anonymous wrote on Thursday, March 27, 2008:
Sorry, just got back from a vacation, so I am late responding.
Yes I have reasonably object oriented wrappers for threads and what I call synchronization primitives. I also have an object oriented framework for device drivers. I am quite busy on a contract where this is in commercial use and have not had the time to get it out there in the public. However, if I get email to “info @ EmbeddedClarity.com” (drop the spaces) I will try to reply with zipped text of the header files. Then, if there is interest, I can maybe get to work on making it more available for others to try out. I just don’t want to get too tied up with supporting it quite yet.
For threads, there is a Thread base class. Instances of derived classes represent threads in the system. An entry() virtual member function is supplied to provide the thread code. A subclass RichThread supports thread safety for newlib C functions that need per-thread re-entrancy functions. Both classes need minor changes to the FreeRTOS (ARM only) port. For Thread a patch is needed so that a thread can find its own object instance. For RichThread a patch is needed to switch the newlib _impure_ptr during context switches, so that each thread can have its own reentrancy structure.
In this implementation, threads are truely objects with member functions that affect thread scheduling in the FreeRTOS kernel (suspend(), resume(), priority()). Such member functions allow one thread to affect another using a reference to the other thread object. But several scheduling operations don’t make sense to have one thread perform it on another. A Thread can only perform the operation upon itself (such as Delay()). For these, class (static) functions are used. But the class function is not passed the reference to the current thread object. The object can be discovered because of the above mentioned patch. For example, Delay(50) delays the calling Thread for 50 msec.
There is no co-routine support.
Synchronization primitives are layed on top of FreeRTOS queues. There is class Resource that provides for recursive locking of resources (mutex to a resource). There is a simple Signal class - essentially a binary semaphore. Full FreeRTOS queues are carried through as class SynchQueue. A cute class called Access is available that facilitates locking based on static nesting of the C++ code rather than freestyle calls to lock() and unlock() within the dynamic flow of control. This ensures proper pairing - a Resource locked() for the execution of a block is unlocked() when the block is exited - no matter how the block is exited (break, return, continue, etc).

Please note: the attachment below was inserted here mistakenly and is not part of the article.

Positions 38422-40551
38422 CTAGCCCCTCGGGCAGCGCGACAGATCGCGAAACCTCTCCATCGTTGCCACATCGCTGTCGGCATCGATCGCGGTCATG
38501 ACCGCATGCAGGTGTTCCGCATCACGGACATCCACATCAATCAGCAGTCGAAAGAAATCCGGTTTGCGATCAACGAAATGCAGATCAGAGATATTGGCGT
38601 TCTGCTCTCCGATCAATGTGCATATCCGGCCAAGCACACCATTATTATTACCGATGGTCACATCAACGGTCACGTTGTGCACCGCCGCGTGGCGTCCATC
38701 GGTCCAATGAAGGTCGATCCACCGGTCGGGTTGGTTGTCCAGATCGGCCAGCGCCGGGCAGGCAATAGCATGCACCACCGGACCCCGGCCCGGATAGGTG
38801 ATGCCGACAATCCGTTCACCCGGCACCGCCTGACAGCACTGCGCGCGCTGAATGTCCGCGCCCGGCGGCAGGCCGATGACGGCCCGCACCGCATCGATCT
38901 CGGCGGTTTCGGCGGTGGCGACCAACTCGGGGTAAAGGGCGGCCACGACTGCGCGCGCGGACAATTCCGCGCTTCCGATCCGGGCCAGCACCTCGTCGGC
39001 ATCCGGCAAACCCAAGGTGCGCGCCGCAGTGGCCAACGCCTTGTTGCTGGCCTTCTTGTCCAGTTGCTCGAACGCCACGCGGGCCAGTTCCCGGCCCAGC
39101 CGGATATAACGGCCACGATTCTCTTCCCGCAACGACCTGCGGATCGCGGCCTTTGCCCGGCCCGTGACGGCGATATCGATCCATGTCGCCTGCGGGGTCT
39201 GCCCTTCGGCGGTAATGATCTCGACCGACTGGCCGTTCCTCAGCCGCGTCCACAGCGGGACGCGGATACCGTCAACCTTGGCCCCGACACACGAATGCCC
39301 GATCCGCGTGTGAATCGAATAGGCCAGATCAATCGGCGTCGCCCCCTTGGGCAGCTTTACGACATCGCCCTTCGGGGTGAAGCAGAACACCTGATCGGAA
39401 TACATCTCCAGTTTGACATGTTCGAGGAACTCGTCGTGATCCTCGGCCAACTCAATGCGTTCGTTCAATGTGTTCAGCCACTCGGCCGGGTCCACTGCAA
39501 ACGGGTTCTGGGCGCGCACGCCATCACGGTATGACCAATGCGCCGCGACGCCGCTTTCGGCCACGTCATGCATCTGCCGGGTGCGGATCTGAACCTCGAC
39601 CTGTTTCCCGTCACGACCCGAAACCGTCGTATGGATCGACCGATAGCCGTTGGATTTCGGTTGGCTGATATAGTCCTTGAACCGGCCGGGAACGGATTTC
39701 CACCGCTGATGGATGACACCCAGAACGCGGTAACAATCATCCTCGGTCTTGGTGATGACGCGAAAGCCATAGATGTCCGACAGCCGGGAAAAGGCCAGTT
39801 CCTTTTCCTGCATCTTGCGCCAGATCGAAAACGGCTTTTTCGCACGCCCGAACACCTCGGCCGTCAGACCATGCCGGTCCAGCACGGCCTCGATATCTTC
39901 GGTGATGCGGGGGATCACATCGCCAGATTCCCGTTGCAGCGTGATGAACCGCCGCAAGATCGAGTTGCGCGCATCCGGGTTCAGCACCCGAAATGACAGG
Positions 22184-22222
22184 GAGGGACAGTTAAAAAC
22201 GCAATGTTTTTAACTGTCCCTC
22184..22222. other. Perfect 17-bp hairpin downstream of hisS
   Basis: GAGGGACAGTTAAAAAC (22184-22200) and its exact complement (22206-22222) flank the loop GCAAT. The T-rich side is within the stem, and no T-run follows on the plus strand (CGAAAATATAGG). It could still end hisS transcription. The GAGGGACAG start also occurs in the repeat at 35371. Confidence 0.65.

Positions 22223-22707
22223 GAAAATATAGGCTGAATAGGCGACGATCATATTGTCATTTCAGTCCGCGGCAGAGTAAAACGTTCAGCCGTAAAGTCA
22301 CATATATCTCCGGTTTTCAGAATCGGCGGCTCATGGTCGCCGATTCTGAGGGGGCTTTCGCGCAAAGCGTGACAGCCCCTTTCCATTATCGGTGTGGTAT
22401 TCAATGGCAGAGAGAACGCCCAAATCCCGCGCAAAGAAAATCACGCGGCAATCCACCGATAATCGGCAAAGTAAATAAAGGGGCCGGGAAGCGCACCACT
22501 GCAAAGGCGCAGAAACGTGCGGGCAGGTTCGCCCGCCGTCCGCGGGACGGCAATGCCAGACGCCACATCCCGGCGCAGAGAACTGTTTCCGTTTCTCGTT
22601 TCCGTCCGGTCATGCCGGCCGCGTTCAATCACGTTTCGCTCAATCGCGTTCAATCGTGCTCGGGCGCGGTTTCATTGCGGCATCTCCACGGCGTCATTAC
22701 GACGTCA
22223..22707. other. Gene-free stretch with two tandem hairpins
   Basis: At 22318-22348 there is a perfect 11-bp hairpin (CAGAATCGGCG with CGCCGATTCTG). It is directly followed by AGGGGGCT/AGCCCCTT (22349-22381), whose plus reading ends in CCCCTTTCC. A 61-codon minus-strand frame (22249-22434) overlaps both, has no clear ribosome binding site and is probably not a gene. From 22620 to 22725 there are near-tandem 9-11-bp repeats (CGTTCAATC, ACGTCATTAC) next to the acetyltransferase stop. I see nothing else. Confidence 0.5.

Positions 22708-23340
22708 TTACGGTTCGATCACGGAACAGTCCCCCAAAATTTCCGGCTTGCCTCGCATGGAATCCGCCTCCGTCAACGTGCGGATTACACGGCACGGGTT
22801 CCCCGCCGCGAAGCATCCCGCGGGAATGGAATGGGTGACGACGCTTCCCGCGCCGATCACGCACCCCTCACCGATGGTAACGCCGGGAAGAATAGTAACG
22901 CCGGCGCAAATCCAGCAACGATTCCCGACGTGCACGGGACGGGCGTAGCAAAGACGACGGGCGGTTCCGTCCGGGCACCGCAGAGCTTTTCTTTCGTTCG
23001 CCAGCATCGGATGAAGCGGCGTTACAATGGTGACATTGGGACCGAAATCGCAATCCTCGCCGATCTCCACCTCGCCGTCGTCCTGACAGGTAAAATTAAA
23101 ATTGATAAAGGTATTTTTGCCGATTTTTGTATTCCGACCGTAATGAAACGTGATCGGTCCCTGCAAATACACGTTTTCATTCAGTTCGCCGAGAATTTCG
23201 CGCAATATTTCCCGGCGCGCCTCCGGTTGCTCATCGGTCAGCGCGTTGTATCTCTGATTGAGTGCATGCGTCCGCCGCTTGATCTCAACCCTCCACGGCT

The device driver architecture is really not ready for any kind of release, although I guess I could be pressured to show some of the base class header files. This is not really a FreeRTOS topic, but I will through it out here and further discussing could be picked up with me directly.
There is serial port support (for a few UARTs), TCP/IP over lwIP, and even a Flash file system layer. However there are both technical and license issues with this stuff, and I have no idea if/when I will be able to provide it. With some work I will be able to at least provide a UART framework, but maybe not ISR details for all the UARTs currently supported. I should be able to do something regarding lwIP because I have had the upper layers running over lwIP in the past, and they are running commercially over another commercial TCP/IP stack (the old USNet and now smxNS TCP/IP stack). The file system aspect is a no-go until I find a free file system software (a RAM file system, maybe).
My device driver and file system layers are a class hierachy that lays on top and must be adapted to other underlying drivers, but provide a somewhat uniform device/file interface to higher layers. I have a higher layer that implements the file descriptor oriented open(),close(),read(),write() stuff for newlib. Both the FILE * and file descriptor I/O functions operate nicely for both blocking and non-blocking I/O.